We all make them. Every year. Even as kids, I remember being forced to come up with and write down a series of Resolutions on photocopied activity sheets as far back as grade school. Anyone else remember these:
How about making childish resolutions like:
- Eat my vegetables
- be nicer to my brother/sister
- do my homework
- do my chores without being asked
- take more baths
just to name a few that I can remember making. I’m sure most of you reading probably made similar resolutions.
Now enter into adulthood. Every year, most of us will make resolutions, promising that “this will be our year”. We tell ourselves we’re going to find a new/better job. We tell each other that we’re going to lose some weight, be more financially responsible, spend more time with loved ones, etc. but most of us, myself included, don’t make it past February before we completely abandon our resolutions, or completely forget about them.
I work at a pool/fitness center and already the New Years Resolution crowd is trickling in. We’ll see dozens of new faces nearly every day for the next month or two, enough that we’ll recognize you and grumble in the office about how obnoxious you are, and come February, most of the Resolution crowd will have cut back to two/three days a week, then to one, then until not at all. We might see you sporadically if you come in with your family or it gets dangerously close to the most dubious “swimsuit time” but even your new found motivation will only last two weeks, maybe a month.
So why do we do it? Why do we make these promises to ourselves that year after year we fail to keep? I know I’m guilty. I did better this year then I have in years past. I paid down my credit card until I needed to buy new glasses unexpectedly, I lost 10 lbs but then my work schedule changed and my five days/week in the gym dwindled down to one, maybe two if I was lucky. I don’t recall making any promises to spend time with my family but I’m such a home body anyways, had I promised to spend more time with them, I definitely fulfilled that one. I promised myself I’d get back to following weight watchers and I did, for about 4 months, before my work schedule changed again and I work every day that they have meeting times. I failed miserably finding a new/better job. I haven’t even had so much as an interview in 3 years.
Artistically speaking, I promised I’d spend more time focusing on my drawings and paintings. I did pretty good with that too. Finished one painting, started two more that I subsequently haven’t finished. I diligently updated my facebook page and my Christmas wish came true two and threefold. Unfortunately, I don’t draw/paint so much but I fulfilled my dream of being in a craft show and those 3 months worth of prep were the most labor intensive of my life! I’m going to say I broke even on this resolution since I didn’t do so much drawing and painting but Good Lord, you should see my jewelry inventory right now!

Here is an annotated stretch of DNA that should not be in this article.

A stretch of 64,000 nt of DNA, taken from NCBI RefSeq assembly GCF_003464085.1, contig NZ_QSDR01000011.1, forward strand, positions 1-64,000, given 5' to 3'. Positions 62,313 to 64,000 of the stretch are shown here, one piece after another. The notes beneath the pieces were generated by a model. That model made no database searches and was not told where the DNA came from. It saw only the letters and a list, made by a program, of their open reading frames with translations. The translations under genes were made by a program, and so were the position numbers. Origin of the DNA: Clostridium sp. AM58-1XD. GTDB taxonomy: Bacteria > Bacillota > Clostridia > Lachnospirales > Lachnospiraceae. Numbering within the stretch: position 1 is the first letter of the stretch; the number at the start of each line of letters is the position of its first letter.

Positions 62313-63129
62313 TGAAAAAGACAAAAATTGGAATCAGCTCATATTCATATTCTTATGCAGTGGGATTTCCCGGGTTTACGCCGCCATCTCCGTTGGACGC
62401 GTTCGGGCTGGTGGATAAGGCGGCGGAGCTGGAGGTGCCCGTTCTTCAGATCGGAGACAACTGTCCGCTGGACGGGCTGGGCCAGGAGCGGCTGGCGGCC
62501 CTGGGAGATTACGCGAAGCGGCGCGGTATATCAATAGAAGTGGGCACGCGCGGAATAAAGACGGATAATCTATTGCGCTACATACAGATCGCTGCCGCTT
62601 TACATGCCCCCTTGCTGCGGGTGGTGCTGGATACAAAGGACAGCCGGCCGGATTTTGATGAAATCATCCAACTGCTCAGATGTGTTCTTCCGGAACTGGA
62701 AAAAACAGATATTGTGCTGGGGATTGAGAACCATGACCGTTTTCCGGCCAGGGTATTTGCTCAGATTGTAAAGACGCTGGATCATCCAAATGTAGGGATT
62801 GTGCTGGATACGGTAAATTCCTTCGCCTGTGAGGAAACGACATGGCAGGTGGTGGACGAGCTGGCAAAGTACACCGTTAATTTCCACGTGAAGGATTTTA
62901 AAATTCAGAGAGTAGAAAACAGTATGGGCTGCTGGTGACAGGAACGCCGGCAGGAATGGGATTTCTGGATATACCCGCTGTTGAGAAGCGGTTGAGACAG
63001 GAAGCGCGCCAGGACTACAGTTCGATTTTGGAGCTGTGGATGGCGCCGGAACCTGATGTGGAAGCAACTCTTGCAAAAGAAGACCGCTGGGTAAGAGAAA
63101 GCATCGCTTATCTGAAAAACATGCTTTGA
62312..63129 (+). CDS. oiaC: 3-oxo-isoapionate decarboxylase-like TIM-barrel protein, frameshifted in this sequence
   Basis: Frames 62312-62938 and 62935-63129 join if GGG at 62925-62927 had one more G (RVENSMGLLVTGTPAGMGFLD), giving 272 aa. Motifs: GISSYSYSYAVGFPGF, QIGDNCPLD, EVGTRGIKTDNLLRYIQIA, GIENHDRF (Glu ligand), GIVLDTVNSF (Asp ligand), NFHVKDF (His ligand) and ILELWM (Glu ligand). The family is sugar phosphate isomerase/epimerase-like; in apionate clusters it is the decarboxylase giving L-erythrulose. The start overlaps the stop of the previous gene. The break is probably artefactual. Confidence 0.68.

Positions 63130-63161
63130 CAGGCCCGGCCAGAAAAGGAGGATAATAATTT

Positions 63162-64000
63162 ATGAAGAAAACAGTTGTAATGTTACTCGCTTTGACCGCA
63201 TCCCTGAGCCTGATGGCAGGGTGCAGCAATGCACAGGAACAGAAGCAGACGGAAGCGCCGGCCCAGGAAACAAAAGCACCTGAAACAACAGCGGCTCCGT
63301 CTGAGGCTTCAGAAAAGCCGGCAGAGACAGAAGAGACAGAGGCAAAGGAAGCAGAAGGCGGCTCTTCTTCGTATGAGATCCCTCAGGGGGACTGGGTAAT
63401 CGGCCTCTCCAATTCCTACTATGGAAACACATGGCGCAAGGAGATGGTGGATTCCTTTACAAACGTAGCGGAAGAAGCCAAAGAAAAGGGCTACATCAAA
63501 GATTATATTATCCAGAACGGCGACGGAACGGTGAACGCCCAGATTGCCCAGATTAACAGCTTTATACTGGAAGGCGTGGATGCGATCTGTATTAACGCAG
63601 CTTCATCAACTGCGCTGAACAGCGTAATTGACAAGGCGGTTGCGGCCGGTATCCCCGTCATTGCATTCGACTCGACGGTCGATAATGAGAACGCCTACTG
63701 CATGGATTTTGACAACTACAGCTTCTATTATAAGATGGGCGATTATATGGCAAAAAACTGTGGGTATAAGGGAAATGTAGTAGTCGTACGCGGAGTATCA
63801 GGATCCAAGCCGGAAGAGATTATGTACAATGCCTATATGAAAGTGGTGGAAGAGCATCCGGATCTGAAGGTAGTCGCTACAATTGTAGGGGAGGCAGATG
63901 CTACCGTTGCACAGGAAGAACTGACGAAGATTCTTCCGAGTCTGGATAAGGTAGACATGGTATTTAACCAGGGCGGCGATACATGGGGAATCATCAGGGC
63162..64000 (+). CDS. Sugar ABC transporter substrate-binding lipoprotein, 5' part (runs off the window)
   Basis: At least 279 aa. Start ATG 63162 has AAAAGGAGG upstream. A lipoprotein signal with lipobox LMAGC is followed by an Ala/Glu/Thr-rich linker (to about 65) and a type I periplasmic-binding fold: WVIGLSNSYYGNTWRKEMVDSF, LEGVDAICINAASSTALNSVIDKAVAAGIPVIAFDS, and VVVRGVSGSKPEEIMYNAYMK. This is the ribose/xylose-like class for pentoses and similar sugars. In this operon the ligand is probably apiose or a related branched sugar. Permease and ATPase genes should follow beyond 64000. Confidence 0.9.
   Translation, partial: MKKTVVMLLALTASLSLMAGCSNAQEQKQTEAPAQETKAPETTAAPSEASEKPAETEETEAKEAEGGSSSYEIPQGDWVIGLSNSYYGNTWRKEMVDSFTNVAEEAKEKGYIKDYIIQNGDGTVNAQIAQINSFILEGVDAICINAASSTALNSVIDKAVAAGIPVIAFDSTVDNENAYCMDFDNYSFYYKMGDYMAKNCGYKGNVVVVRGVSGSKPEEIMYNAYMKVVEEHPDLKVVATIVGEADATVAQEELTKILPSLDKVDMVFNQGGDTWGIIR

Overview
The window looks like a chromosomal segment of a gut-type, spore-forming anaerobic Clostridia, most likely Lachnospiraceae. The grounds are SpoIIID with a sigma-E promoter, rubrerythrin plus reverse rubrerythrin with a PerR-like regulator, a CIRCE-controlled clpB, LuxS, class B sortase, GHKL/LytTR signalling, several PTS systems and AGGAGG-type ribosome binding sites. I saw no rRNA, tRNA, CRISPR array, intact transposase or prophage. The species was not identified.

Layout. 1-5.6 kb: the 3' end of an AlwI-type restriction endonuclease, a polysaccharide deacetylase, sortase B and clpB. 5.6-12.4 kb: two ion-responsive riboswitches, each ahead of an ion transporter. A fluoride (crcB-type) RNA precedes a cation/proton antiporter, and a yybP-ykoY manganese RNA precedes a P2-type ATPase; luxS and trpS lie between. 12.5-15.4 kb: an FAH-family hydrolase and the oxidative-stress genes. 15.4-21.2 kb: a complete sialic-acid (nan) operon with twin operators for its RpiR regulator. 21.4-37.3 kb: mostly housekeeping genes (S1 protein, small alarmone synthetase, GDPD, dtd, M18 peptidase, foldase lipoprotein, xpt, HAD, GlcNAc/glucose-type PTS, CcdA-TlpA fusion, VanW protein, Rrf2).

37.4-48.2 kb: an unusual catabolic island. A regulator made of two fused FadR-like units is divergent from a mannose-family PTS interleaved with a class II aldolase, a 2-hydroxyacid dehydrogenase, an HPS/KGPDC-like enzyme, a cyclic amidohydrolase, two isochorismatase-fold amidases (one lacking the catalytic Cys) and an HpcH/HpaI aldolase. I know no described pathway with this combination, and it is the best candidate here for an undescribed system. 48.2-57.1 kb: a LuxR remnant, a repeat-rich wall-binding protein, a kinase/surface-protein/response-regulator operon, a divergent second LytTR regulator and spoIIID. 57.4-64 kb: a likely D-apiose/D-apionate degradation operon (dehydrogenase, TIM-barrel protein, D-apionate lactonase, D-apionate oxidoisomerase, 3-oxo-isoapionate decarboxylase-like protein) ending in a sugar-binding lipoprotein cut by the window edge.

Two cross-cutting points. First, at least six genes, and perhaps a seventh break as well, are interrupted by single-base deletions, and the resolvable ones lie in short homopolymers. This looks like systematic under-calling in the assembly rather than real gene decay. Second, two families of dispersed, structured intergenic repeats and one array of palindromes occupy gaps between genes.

I think we make these resolutions because we need hope. We need to believe things will change, that they can change. We need to believe that things will get better, that we can make them get better. So why, in the end, do we end up disappointed and chagrined, and vow to make the next year different, better? Part of the problem is life in general. Work, family, etc. We forego that one trip to the gym to have drinks with the girls after work and that one day turns into two, turns into three, turns into “I’ll go back next week” to “I’ll go back after this birthday, that wedding, and this Christmas”.
Writing down our resolutions is a good idea, if you’re going to read, reevaluate, reaffirm them on a regular basis, until that paper you wrote them on gets thrown away or eaten by the dog or misplaced.
I don’t think I’m going to make a resolution this year. I find it’s better if I set an attainable goal instead of a broad and generic promise to myself. I also find that with goals, I can set smaller goals to achieve the big one, instead of killing myself in the gym 7 days a week from now until February, if I say “I’m going to try [insert random physical activity], I’m more likely to do it because:
1. It’s different and
2. my own curiosity is going to get the better of me when I start wondering about it.
If I say “I’m going to focus on losing 5 lbs”, it’s not nearly as daunting as worrying about losing the technically 40 extra pounds I’m carrying around with me.
Resolutions are great, I admire the people who actually stick to them, but realistically, for myself and for most every one else I know, they’re unrealistic and quickly forgotten amidst the New Years Day hangover and late holiday get togethers.
Oh, PS. as far as this blog goes, I definitely nailed my Resolution to write weekly (for the most part) to keep myself accountable for my creative ventures and keep myself creating!